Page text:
Tim Gullikson, Jaime Fillol, Ross Case and Dick Stockton won in round-robin singles, and the teams of Case and Harold Solomon, Gullikson and Fillol advanced to the doubles final of the Prudential-Bache Grand Champions tennis tournament yesterday at Rock Creek Tennis Stadium.

The big winner, however, was the heat.

Solomon, 34, who wheezed his way through a straight-set loss to Bob Lutz Friday night, ran into similar problems in the middle of his match with Gullikson yesterday morning and ended up losing, 4-6, 6-4, 6-1. Later, Solomon had chest and leg cramps.

But after rest and some saltwater intake, he came back to play with Case against Stan Smith and Lutz. In that match, with officials reporting the on-court temperature at 120 degrees in the shade of the umpire's chair, Solomon and Case took a 6-4, 4-1 lead before Lutz -- a 7-5, 6-3 loser to Fillol in a morning singles match -- bowed out. He and Smith, who won the U.S. Open doubles title four times on four surfaces, retired.

"It was too hot for this California boy," Lutz, 39, of San Clemente, said from under a cool, wet towel that didn't appear to help much.

Sherwood Stewart, 40, who came into the event with a strained foot tendon, aggravated the injury Friday night in a 6-4, 6-1 loss to Smith. He gamely limped through a 6-1, 6-1 loss to Case yesterday morning before withdrawing.

"I'm gettin' old, Gull," Stewart said to Gullikson while soaking the foot in a tub of ice water.

"You've got to start pounding that cerveza {beer}," Gullikson replied with a grin. "That carbohydrate-loading, you know."

Gullikson admitted to having downed a few cold carbohydrates after his and Fillol's doubles match late Friday night against Stewart and Stockton was suspended because of rain. (Because of Stewart's withdrawal, Gullikson and Fillol yesterday were declared winners by default.) As it turned out, Gullikson probably needed the added energy.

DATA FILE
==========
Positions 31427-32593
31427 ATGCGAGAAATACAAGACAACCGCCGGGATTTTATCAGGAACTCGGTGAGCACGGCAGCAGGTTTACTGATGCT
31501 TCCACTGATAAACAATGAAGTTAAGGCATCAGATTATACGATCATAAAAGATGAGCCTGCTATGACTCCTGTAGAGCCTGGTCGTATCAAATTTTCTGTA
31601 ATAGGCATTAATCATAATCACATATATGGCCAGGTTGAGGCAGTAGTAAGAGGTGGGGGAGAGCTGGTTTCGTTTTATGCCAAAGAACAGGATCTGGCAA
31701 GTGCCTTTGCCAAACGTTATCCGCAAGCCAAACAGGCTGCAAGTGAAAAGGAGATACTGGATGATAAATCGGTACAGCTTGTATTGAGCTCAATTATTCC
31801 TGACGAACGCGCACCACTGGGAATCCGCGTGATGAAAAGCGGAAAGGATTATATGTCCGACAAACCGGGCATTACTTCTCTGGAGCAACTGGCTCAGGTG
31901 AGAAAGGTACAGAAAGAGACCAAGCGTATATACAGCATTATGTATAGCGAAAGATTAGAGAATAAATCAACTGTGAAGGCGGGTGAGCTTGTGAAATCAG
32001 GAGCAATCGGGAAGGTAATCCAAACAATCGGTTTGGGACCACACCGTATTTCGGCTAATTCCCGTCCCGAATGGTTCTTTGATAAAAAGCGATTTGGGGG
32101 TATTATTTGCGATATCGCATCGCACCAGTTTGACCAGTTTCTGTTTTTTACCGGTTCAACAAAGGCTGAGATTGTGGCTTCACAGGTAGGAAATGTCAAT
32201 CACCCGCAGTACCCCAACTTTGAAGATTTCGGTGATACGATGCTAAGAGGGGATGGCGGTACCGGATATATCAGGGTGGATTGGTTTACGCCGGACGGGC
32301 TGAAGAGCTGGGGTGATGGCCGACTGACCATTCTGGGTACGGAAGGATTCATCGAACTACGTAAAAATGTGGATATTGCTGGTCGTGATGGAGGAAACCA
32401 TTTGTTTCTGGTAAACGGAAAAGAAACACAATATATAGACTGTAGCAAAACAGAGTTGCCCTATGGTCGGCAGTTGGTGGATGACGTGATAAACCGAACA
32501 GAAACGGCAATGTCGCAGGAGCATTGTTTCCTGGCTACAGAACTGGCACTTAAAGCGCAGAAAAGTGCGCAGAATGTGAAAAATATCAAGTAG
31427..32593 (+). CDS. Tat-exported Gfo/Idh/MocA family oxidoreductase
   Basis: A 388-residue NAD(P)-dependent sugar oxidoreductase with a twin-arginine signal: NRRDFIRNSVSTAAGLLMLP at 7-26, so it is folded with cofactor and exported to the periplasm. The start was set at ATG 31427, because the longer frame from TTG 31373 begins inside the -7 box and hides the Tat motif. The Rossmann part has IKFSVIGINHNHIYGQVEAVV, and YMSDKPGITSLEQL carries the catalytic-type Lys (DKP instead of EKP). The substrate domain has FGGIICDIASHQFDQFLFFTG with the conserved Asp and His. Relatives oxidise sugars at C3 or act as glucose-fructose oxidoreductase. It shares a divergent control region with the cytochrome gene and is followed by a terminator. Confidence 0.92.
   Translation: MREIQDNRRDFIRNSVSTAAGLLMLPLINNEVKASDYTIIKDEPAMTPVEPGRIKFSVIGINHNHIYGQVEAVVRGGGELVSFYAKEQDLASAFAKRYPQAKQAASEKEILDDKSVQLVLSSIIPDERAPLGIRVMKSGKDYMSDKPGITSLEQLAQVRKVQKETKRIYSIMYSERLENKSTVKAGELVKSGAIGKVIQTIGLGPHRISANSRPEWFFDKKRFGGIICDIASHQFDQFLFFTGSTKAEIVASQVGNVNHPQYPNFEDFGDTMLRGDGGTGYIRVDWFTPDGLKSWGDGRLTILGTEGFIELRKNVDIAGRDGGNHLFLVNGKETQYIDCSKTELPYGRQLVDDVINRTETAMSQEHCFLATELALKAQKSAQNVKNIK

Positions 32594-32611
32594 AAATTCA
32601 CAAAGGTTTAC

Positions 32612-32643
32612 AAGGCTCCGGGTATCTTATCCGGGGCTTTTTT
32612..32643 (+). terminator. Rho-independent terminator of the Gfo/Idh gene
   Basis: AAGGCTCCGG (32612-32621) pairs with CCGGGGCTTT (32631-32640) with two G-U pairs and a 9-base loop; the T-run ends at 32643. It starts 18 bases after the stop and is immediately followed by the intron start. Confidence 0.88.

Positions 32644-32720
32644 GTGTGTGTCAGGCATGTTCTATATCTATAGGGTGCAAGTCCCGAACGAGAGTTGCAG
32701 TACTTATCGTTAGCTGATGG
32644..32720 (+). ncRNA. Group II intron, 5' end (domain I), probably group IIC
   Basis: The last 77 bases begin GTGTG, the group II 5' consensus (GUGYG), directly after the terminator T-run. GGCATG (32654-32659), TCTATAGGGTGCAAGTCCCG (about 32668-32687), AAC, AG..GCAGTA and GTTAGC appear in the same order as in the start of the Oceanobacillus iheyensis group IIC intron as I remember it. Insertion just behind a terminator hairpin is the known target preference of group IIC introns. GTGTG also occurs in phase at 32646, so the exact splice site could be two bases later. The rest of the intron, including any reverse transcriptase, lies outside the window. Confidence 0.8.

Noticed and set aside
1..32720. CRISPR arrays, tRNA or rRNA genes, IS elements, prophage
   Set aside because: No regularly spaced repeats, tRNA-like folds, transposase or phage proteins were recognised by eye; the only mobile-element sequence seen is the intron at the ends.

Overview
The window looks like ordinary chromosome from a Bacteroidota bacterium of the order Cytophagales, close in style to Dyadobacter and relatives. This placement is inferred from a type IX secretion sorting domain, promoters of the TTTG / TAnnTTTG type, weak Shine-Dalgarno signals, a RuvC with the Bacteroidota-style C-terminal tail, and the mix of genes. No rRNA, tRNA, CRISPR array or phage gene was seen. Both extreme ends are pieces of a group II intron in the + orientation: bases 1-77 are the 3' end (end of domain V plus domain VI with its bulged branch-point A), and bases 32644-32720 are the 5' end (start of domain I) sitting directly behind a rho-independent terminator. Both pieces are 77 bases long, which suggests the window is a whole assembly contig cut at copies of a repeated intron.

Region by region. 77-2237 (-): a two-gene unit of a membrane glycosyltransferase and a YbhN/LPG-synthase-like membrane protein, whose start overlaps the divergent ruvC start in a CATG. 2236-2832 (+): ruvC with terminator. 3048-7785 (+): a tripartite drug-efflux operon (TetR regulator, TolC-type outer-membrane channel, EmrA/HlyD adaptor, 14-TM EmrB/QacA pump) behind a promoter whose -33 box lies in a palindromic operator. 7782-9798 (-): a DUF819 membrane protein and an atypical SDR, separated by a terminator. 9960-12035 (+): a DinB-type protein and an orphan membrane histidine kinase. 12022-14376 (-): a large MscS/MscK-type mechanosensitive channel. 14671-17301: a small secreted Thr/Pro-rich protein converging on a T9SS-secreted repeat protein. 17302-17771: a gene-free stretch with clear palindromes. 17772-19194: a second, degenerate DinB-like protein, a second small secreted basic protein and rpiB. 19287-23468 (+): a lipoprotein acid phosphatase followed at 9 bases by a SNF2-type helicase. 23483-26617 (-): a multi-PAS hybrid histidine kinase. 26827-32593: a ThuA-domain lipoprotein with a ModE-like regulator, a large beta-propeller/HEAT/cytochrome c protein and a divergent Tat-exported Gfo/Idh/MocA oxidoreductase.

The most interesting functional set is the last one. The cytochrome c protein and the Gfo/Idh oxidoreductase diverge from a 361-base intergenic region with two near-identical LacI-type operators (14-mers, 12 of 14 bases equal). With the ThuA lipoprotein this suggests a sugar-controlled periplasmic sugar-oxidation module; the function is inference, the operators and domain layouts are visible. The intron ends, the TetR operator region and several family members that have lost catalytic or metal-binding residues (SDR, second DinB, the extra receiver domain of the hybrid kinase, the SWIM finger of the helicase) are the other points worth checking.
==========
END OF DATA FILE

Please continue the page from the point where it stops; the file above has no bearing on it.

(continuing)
He fell behind Solomon, 4-6, 4-4, before Solomon began having difficulty. Gullikson ended up winning the second and third sets, 6-4, 6-1.

"Solly just hit the wall again," Gullikson said after the two-hour match.

Solomon, who has a history of developing physical problems when he plays in hot, humid weather, said Friday, "I just couldn't get any air into my lungs." Yesterday, in addition to the breathing difficulty, there were cramps that left the native Washingtonian in a prone position, sipping saltwater.

"It tastes terrible and makes you throw up if you drink it too quickly," Solomon said. "But it's the only thing I know that helps, other than maybe getting in a little better shape."

Even being in great shape doesn't make much difference in oppressive heat, said Stockton. But like the rest of the players, he refused to complain.

"The weather's no different here than it is any other year, although it is hotter here this year than I've ever seen it," said Stockton, who defeated Smith, 4-6, 6-3, 6-3, in singles. "But you can't not have a {Grand Champions} event just because it's hot out. The event here has been very successful. The people here appreciate tennis . . . .

"I think we are fortunate to have the opportunity to play here."

The round-robin singles and single-elimintion doubles continue today at 11 a.m. The singles final, between the players with the best won-lost record in each of the two four-man round-robin groups, is set for 7 p.m. Monday. If Gullikson and Case each win today, they will advance; if not, the finalists will be determined on percentage of sets won. The doubles final will follow the singles final Monday.